Two companies affiliated to business magnate Jaswant Rai’s family, who owns Rai Group Limited and one enjoying monopoly in the sugar industry in the country have won three Kenya Power tenders for the supply of wooden poles, totaling Sh151.9 million, as the power company works to connect more houses to the national grid and replace ageing transmission lines.
Comply Industries Ltd and Timsales Ltd will supply poles valued at Sh86.3 million and Sh64.6 million, respectively, under a one-year agreement, according to Kenya Power’s latest notice on procurement awards.
In addition, the latter will provide 18-meter treated hardwood poles worth Sh989,210.
The two companies are the biggest winners, followed by Carrolton Trading Ltd, which received Sh61 million under the direction of Josiah Muoka Mumo.
Kenya Power will now pay a total of Sh547.8 million to the 16 companies who won the pole tender.
Tejveer Singh Rai, Onkar Singh Rai, and Jaswant Singh Rai are the directors of Timsales, while Amaanraj Singh Rai and Rajbir Singh Rai are the directors of Comply Industries Ltd. The directors are Sarbjit Singh Rai, Sarbjit Singh Rai, and Nilesh Mahendra Mehta.
Poles of concrete the electric utility corporation said in December 2021 that it was seeking a total of 65 million treated wooden poles and 15 million concrete poles in a one-year bidding arrangement, indicating a U-turn from phasing out wooden poles in favour of concrete poles.
“Kenya Power & Lighting Company Plc (KPLC) invites bids from eligible bidders for one-year framework agreement for supply of poles. Interested eligible tenderers may obtain further information from the General Manager- Supply Chain,” the utility stated in part.
In 2020, the two companies won KPLC tenders to supply concrete and timber poles for Sh1.198 billion.
Timsales Limited was to supply hardwood poles for Sh112.87 million, while Rai Cement was to deliver concrete poles worth Sh70.13 million, according to the tender results.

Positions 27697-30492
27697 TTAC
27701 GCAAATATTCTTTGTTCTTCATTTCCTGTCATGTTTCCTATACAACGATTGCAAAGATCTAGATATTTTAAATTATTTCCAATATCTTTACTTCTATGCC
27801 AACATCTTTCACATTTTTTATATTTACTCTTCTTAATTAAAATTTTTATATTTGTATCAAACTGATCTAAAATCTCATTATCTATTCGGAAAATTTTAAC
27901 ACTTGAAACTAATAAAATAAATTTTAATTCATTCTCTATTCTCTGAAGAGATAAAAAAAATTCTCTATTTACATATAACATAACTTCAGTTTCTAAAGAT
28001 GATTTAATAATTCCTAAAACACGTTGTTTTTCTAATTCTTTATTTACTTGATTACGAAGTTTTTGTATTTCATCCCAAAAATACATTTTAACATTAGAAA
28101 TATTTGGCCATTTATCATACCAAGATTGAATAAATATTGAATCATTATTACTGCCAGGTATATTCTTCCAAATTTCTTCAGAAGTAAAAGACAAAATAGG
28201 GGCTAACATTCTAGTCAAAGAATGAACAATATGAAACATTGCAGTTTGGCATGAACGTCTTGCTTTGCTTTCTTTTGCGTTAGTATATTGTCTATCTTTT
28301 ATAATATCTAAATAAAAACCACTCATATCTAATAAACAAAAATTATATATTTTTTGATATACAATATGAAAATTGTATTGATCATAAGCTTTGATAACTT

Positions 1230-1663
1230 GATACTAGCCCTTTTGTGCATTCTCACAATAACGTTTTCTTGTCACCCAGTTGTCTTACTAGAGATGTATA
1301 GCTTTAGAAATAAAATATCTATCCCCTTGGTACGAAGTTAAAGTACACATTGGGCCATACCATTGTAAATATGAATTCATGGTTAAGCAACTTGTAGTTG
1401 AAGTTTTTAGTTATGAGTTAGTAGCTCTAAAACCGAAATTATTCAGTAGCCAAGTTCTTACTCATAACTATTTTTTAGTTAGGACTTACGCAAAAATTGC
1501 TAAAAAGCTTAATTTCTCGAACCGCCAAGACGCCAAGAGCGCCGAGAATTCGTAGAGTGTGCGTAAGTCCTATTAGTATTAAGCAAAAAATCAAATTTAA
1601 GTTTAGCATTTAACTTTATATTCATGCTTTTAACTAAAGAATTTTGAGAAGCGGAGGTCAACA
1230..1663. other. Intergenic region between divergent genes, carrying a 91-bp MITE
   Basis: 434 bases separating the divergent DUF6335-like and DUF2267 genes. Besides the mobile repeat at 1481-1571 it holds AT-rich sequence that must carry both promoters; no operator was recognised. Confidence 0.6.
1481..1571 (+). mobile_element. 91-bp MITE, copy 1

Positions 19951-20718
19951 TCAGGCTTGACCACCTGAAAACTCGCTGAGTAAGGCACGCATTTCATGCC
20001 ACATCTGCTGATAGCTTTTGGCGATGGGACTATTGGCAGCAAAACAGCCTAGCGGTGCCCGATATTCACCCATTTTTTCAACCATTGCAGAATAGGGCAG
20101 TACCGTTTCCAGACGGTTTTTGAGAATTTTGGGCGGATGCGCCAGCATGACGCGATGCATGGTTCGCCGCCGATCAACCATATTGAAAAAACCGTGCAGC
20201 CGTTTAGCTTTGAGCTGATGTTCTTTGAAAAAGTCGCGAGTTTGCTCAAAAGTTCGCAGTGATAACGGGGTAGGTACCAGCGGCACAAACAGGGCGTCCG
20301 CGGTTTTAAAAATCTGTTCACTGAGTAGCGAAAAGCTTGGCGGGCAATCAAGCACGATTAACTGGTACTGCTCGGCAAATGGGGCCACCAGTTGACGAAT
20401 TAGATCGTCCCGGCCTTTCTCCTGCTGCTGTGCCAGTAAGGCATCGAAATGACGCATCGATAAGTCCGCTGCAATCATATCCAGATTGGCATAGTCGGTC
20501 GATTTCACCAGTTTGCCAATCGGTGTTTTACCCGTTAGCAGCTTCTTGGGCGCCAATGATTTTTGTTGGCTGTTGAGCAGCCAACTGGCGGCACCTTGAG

Timsales tender award was the largest among the thirteen firms that have won the tender to supply wooden poles while that of Rai Cement was the second largest among the six companies that bagged concrete poles tender.
Rai family has interests in cement production (Rai Cement), edible oils and soaps (Menengai Oil Refineries), sawmilling (Timsales), wheat farming, horticulture and real estate (Tulip Properties).
The family has also retained dominance in the sugar market with its Kabras brand.
The miller increased its lead over its competitor, Butali Sugar, which came in second with 31,108 tonnes of sugar sales, followed by Kibos with 27,732 and Sukari with 27,606. With total sales of 25,122 tonnes, Mauritian Transmara Sugar Company, which was ranked second in the previous evaluation, fell to fourth place.
Rai family was also awarded a multi-million-dollar contract to handle part of Mumias Sugar Company’s operations earlier this year, and it plans to expand its sugar sector domination in East Africa by establishing a $42.4 million sugar facility in Western Kenya by the end of the first quarter of 2022.
With a production capacity of 3,000 tonnes of cane per day, the Naitiri Sugar factory will begin operations as an extension of West Kenya Sugar Company.
The enterprise would eliminate a 200,000-tonne yearly sugar shortage and stabilize Kenyan sugar prices.
The lease of Mumias Sugar Company however, took a new twist after the Treasury launched a fight against West Kenya owner Rai’s bid to lease the company.
Treasury Principal Secretary Julius Muia opposed the bid stating that Rai could be keen to derail the revival of the ailing miller to protect his factories.
Recently, the High Court has ruled that Sarrai Group Limited should keep off from Mumias Sugar Company lease until a petition challenging its operations is heard and determined.
The court directed that the application by Sarrai and Vertox be heard together.
Both will be disposed of by way of written submissions.
Interim orders were also extended to June 8, 2022 but the same will not affect the duties of administrator in office, Rao, who is still expected to handover the administration duties to a new administrator cleared by the court.